Four months ago, on a warm and partly cloudy day at MetLife Stadium, two seasons took dramatic turns.
The New York Jets suffered their worst beating of the year, 34-0 to the San Francisco 49ers, and lost Santonio Holmes to a season-ending foot injury. The game was so one-sided that 49ers cornerback Carlos Rogers accused the Jets of quitting.
For the 49ers, it was a day of discovery. Out of nowhere came Colin Kaepernick, fast and smooth and so poised. He ran through the Jets as if their defense were 11 orange pylons, his first baby steps in a remarkable journey to Super Bowl XLVII in New Orleans.
Kaepernick is one win away from icon status, and the Jets played a small role in his storybook rise.
"Our claim to fame, I guess," defensive tackle Mike DeVito said Wednesday, managing to laugh.
Until Sept. 30, Kaepernick was an afterthought, just a name on the roster. As Alex Smith's backup, he appeared in only one offensive snap in the first three games, so, yeah, it surprised the Jets to see him so involved in the 49ers' game plan. He was in for a total of 11 plays, breaking runs of 30, 17 and 7 yards, the latter a stand-up touchdown.
Officially, Kaepernick rushed five times for 50 yards. Truth be told, he was tackled only once -- a shoe-string stop by Yeremiah Bell on the 17-yard run, which could've gone for 81 if Bell's arm were a couple of inches shorter.
On the other plays, Kaepernick went down on his own -- two kneel-downs and a mercy slide at the 1-yard line in the final minute that saved the Jets from the indignity of a 41-0 loss. How many young players, staring at a clear path to the end zone, would've passed up a touchdown?
"It was frustrating," DeVito said. "We had a really good game plan, but we had a hard time containing him. We didn't see him on tape. All of a sudden, he comes out there and he's rolling out, getting on the edge. He caught us a little off guard."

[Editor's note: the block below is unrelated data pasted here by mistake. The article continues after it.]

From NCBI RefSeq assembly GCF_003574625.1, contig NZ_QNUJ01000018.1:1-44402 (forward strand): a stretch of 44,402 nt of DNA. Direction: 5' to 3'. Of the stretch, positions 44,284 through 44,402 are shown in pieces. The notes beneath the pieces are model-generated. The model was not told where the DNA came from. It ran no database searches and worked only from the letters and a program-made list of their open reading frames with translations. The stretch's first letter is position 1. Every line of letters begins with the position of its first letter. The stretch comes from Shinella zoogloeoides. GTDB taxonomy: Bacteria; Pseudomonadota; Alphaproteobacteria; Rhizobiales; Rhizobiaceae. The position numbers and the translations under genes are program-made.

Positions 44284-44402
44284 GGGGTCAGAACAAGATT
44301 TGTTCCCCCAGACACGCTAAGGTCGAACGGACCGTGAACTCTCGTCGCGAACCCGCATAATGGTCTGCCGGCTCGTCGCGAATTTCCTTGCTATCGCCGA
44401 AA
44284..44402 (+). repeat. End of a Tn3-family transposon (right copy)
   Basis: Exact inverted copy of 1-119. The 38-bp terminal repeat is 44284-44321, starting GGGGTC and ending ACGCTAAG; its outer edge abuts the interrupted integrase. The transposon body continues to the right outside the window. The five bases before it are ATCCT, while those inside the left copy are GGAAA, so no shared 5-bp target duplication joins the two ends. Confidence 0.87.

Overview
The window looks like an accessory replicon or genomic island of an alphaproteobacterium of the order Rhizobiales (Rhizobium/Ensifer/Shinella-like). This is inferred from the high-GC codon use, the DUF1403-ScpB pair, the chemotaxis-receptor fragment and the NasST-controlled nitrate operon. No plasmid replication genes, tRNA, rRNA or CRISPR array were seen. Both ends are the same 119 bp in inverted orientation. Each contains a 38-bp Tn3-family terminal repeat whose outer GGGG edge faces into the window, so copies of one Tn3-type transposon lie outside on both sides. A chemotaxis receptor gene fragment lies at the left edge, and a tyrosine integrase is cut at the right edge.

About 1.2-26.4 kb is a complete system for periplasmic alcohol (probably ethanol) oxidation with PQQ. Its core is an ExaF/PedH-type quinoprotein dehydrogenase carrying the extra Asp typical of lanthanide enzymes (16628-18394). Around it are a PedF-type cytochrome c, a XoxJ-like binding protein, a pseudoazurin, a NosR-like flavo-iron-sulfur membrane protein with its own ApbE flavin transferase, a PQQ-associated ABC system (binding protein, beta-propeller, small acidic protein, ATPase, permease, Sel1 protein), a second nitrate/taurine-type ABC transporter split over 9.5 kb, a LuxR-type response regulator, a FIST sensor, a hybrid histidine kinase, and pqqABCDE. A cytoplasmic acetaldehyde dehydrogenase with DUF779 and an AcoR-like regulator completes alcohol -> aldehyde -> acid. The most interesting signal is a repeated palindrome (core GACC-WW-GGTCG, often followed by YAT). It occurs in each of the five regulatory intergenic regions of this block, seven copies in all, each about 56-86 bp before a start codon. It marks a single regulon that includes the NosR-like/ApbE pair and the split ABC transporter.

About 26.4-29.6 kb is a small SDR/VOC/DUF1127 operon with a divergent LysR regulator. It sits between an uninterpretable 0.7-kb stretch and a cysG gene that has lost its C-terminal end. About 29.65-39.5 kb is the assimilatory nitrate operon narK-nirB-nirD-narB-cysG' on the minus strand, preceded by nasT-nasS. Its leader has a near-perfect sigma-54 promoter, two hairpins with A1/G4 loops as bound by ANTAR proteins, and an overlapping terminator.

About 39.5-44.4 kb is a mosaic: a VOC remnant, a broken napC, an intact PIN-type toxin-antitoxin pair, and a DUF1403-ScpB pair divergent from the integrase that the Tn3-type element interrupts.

No one could've known it at the time, but Kaepernick's first play was a preview of the 49ers' playoff run -- a read-option that hypnotized the Jets.
Working out of the pistol formation with three receivers, Kaepernick faked an inside handoff to Frank Gore, pulling the Jets' defense to the strong side. He rolled to his left -- the weak side -- with Delanie Walker trailing as the pitch man.
Linebacker Calvin Pace, responsible for the backside, was isolated on Kaepernick in the open field. Decision time. He cheated toward Walker. Kaepernick read Pace's eyes, gave him a shoulder fake and turned it up to the inside for 17 yards.
"It makes it 11-on-11 football," Kaepernick told reporters this week at the Super Bowl, explaining the beauty of the read-option. "You're actually blocking the defender by reading him."
On his second carry, Kaepernick –- in shotgun -- ran a quarterback sweep to the left for a seven-yard touchdown, making it 7-0. There were no gadgets, no options, just him running behind several blockers that mowed down everything in their path. It was like an escort from a cadre of New Jersey State Troopers.
It was the first touchdown of Kaepernick's career. He saved the ball, clutching it tightly as he was congratulated by teammates on the sideline. They were genuinely happy for him, a sign of his popularity. Maybe they knew something no one else did.
"Just some creativity," 49ers coach Jim Harbaugh said after the game, explaining why he decided to remove his second-year quarterback from mothballs.
It was demoralizing for the Jets because it was the kind of change-of-pace offense they wanted to run with Tim Tebow. Basically, they were out Tebow-ed by Kaepernick, who invented "Kaepernicking" to match "Tebowing" in touchdown-celebration fads.
After his coming-out party against the Jets, Kaepernick's backup role continued to grow. In the 49ers' 10th game, he started for the concussed Smith, sparking a quarterback controversy that was doused as soon as the world witnessed his immense talent.
He's a 6-foot-5 flamethrower with freakish athletic ability. Good luck to the Baltimore Ravens.
And the Jets saw him first, albeit as a blur.